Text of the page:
acidic than alcohols. It is slightly miscible to

Though the last test of the experiment


was not performed, the IR Spectrometry Test, it
is important to know a little some important

Dichloromethane was a colorless liquid


volatile. It was immiscible to all solvents and is
also non-flammable

concepts that can be retrieved from this kind of


test. The position of the bond depends upon a
number of characteristics of a bond. The higher
the bond order, the higher the wave number for
the stretching vibration for a bond. So in terms
of degree of luminosity, aromatic compounds
will have the greatest length, followed by
unsaturated hydrocarbons, then the saturated
hydrocarbons.
All in all, the experiment succeeded in
showing important intrinsic physical and
chemical properties on some of the classes of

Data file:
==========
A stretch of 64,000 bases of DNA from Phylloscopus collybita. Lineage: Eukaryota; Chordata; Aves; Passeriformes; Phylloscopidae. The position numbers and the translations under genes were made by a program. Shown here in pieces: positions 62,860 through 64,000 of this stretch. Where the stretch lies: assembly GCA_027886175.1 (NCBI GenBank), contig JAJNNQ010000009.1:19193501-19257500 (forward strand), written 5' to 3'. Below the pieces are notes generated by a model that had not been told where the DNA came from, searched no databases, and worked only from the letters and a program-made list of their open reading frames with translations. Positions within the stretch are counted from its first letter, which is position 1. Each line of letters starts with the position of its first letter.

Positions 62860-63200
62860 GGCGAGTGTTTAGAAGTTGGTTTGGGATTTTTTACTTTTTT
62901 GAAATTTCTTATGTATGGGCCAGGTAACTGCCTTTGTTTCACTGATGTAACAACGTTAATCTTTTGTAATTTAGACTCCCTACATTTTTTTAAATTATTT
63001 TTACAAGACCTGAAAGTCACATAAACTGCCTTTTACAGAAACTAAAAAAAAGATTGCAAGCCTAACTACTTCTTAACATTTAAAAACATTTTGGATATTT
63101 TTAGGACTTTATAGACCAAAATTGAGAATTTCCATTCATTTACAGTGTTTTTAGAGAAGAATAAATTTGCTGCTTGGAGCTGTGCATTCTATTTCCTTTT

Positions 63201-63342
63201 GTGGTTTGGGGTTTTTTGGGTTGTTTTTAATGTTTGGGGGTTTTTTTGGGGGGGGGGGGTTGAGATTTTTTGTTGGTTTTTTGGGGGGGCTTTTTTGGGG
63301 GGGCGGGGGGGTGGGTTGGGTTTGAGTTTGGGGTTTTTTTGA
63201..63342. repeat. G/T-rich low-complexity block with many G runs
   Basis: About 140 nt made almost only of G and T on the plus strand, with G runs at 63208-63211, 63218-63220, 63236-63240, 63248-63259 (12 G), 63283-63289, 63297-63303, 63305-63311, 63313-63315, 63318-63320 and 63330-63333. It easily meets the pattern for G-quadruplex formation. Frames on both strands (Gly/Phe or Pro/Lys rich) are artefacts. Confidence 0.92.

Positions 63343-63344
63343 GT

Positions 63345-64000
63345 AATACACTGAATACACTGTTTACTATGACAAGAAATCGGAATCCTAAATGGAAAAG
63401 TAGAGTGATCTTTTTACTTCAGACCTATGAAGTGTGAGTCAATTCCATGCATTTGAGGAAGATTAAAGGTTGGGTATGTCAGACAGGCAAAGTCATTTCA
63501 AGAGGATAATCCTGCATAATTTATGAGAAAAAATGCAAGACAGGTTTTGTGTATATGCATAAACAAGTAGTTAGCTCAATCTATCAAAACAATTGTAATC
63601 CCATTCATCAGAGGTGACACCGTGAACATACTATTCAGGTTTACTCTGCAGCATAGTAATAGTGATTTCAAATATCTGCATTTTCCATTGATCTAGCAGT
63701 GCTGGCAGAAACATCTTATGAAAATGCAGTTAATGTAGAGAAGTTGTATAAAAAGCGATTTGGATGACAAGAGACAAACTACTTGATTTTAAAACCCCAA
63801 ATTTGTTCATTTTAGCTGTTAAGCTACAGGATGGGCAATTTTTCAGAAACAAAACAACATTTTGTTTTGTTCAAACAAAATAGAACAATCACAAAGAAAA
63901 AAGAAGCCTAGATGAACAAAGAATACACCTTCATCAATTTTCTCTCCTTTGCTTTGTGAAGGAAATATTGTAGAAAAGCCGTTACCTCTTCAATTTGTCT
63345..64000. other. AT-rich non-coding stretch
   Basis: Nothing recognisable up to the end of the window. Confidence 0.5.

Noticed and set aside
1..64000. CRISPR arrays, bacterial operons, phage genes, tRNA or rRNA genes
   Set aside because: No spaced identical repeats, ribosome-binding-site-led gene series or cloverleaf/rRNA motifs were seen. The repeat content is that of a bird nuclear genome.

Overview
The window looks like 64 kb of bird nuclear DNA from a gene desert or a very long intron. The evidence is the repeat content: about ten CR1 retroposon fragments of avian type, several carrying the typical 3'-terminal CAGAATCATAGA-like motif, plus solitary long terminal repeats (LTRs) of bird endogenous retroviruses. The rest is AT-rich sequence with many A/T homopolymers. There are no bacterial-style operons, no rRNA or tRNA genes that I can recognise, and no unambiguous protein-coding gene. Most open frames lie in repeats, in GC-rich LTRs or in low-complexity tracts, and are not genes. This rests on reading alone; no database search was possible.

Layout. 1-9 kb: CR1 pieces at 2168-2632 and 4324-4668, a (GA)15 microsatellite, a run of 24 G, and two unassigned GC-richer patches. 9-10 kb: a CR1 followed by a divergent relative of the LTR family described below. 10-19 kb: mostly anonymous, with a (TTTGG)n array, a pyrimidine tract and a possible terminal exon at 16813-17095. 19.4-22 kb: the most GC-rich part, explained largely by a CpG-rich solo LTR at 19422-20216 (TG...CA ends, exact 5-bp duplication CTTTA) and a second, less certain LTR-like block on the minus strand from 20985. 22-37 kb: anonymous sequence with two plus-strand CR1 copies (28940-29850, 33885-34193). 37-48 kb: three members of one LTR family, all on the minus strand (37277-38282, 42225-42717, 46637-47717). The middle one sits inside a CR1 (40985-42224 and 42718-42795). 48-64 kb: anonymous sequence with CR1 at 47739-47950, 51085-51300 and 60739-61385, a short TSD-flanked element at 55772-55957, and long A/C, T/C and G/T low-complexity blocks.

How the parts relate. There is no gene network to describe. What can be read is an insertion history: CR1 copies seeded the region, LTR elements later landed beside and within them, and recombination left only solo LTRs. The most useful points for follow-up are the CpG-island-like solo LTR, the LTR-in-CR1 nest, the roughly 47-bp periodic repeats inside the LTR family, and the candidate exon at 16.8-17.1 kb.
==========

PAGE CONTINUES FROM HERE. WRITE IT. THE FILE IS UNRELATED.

organic compounds. The behavior towards its
ignition and solubility, and even in its IR
spectra, can determine which class of organic
compounds it will belong.
References

Bathan, G., Bayquen, A., Crisostomo, A.B.,


Cruz, C., et.al. (2014). Laboratory
Manual in Organic Chemistry (Revised
Edition). (pp.13-14).
Brown, W., Poon, T. (2011). Introduction to
Organic Chemistry 5th edition. Wiley
International. (pp.64-318).
Clayden, J., Greeves, N., et al (2011) Organic
Chemistry Oxford. (pp.212-250)
Whitten, K., Davis R., Peck, M., & Stanley, G.
(2010). Chemistry (9th Ed.). (p. 463)
Internet
http://www.wiredchemist.com/chemistry/instruct
ional/laboratory-tutorials/c.investigation

Books and Journal Articles


http://www.wfu.edu/chem/courses/organic/com
parativeinvestigation.